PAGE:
I am sitting in the café in Wellington Hospital’s atrium. From my table I can see an inner courtyard of tables and chairs and a sculpture of arches and lintel. The sculpture is actually a section of the old hospital entranceway, a familiar sight from when I was admitted as a child. But I am not a child. In this frame I am a poet, the writer of My Wide White Bed, a book of poems about being in hospital. Today I am here to talk to a staff member about the possibility of framing some of them for display in hospital corridors. Poems that will ring a little bell for today’s inpatients: We have a voice; you are seen. That’s what they’ll trill. Well, that’s the hope.
After the café meeting, I head to my orthopaedic outpatient’s appointment. In this frame I am a patient. I answer the prioritisation form, trying to make my life fit onto a sliding scale. All I want is a referral to Orthotics, who have made my shoes for the past twenty-five years.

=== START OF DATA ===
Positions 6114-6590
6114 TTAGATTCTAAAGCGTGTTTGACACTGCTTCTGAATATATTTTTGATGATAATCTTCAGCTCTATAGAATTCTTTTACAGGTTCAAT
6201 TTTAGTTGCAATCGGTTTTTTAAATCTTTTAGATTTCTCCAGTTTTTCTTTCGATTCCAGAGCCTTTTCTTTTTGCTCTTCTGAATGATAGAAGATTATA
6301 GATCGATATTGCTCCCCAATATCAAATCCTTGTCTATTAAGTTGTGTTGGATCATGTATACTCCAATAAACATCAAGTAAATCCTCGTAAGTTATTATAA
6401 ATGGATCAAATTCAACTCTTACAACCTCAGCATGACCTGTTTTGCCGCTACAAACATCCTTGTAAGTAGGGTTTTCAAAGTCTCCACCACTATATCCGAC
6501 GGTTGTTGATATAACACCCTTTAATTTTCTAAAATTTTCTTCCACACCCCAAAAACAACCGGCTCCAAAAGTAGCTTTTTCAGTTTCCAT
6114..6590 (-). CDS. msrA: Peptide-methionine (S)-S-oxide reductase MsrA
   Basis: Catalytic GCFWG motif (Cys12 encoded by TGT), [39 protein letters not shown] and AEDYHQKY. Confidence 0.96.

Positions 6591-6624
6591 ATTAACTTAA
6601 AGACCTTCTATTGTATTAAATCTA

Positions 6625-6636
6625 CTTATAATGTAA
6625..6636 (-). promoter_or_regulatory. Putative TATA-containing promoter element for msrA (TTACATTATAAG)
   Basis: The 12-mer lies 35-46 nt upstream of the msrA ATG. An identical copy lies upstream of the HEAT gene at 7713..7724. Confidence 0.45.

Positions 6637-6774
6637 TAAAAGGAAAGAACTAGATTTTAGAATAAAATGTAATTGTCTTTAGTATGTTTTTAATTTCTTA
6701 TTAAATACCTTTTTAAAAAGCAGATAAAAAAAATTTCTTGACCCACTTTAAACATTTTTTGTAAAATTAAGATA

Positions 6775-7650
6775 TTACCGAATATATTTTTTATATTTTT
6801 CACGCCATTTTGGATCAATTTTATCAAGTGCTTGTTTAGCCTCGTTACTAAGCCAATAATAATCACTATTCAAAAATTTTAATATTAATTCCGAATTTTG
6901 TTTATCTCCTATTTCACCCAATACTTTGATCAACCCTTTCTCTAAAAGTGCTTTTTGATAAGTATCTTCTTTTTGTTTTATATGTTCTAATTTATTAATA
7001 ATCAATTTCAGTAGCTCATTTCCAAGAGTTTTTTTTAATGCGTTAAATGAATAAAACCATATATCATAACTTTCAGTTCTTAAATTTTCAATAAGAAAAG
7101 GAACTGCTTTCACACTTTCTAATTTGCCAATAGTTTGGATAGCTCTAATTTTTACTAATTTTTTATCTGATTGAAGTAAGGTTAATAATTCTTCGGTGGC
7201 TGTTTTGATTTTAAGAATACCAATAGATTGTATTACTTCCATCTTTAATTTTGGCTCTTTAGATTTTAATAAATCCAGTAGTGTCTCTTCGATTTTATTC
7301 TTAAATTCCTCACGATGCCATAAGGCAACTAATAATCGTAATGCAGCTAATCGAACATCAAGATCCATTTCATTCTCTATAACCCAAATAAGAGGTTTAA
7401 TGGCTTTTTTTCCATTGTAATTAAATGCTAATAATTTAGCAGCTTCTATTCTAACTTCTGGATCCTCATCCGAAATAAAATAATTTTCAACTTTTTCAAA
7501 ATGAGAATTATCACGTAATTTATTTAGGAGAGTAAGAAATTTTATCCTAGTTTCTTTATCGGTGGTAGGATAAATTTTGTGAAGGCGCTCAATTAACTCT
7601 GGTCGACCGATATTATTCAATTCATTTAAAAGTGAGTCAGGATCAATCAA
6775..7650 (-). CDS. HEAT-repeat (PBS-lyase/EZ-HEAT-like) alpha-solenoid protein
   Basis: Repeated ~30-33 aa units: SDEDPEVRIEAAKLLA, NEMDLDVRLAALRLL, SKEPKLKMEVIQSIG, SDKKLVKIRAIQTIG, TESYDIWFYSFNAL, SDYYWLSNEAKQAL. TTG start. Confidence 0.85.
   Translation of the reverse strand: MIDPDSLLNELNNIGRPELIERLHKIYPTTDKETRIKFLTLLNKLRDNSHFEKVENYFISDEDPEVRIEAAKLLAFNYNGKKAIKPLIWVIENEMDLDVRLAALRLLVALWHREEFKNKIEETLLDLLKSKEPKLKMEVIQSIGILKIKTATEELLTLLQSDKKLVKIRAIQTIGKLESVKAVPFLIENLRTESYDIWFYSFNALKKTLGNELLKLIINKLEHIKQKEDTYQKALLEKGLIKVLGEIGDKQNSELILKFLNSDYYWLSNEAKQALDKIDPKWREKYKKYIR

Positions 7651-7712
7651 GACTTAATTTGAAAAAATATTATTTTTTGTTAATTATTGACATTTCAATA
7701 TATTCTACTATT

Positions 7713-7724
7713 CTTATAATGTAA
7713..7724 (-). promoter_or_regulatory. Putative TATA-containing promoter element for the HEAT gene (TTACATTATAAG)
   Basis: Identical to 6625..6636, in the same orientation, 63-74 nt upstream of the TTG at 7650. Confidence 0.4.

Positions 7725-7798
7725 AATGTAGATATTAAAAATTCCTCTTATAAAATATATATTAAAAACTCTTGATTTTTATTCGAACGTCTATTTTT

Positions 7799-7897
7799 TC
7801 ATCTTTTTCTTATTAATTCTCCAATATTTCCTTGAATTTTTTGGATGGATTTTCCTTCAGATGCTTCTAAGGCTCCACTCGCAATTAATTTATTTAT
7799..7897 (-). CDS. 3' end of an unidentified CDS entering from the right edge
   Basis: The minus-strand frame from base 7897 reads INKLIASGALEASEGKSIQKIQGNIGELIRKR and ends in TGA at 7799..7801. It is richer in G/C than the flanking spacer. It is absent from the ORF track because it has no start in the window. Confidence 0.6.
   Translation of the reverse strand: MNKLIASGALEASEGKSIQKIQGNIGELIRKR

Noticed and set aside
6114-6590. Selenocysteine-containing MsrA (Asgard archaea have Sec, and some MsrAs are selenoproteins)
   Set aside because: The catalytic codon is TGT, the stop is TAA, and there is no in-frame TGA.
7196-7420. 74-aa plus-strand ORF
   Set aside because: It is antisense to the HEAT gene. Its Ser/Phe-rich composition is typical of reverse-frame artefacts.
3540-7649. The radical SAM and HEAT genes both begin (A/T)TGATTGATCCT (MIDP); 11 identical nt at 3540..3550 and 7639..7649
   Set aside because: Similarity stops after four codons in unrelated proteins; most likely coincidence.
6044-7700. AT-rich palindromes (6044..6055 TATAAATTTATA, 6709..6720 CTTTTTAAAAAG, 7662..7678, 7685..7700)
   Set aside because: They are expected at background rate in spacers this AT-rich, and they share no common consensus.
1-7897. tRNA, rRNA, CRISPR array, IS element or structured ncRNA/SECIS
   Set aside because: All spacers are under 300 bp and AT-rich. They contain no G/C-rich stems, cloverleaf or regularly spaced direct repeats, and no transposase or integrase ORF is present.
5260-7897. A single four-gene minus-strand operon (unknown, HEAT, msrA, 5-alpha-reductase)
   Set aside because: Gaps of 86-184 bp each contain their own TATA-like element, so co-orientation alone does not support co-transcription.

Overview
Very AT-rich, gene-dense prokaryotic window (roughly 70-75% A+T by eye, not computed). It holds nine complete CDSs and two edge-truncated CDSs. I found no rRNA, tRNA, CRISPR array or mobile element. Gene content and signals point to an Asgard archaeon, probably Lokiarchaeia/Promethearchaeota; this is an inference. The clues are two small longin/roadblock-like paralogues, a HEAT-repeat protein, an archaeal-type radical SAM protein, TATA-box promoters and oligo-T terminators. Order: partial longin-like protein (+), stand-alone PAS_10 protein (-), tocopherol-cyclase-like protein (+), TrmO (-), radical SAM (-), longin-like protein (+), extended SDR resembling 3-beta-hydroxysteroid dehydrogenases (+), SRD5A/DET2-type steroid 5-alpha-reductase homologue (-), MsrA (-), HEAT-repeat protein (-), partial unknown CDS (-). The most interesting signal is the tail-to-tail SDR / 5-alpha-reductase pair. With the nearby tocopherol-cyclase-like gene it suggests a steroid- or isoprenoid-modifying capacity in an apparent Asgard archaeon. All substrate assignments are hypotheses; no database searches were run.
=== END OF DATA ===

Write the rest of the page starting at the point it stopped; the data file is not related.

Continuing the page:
The registrar comes in, offers a smile and handshake. He examines my hands, says good tendons, fingers not crooked. Surgeries? Hips, four, I say, two revisions. He moves to my feet. Flat feet, he says, stiff. What about pain? Difficult to get around? I’ve adapted, I say, it’s different for someone whose life has been upended recently or for whom it keeps changing. I’ve had this for fifty-two years. I know how to do it.
Afterwards I think, why did I go on about coping? A friend says, he was looking at you through one frame and you were trying to get him to look through another.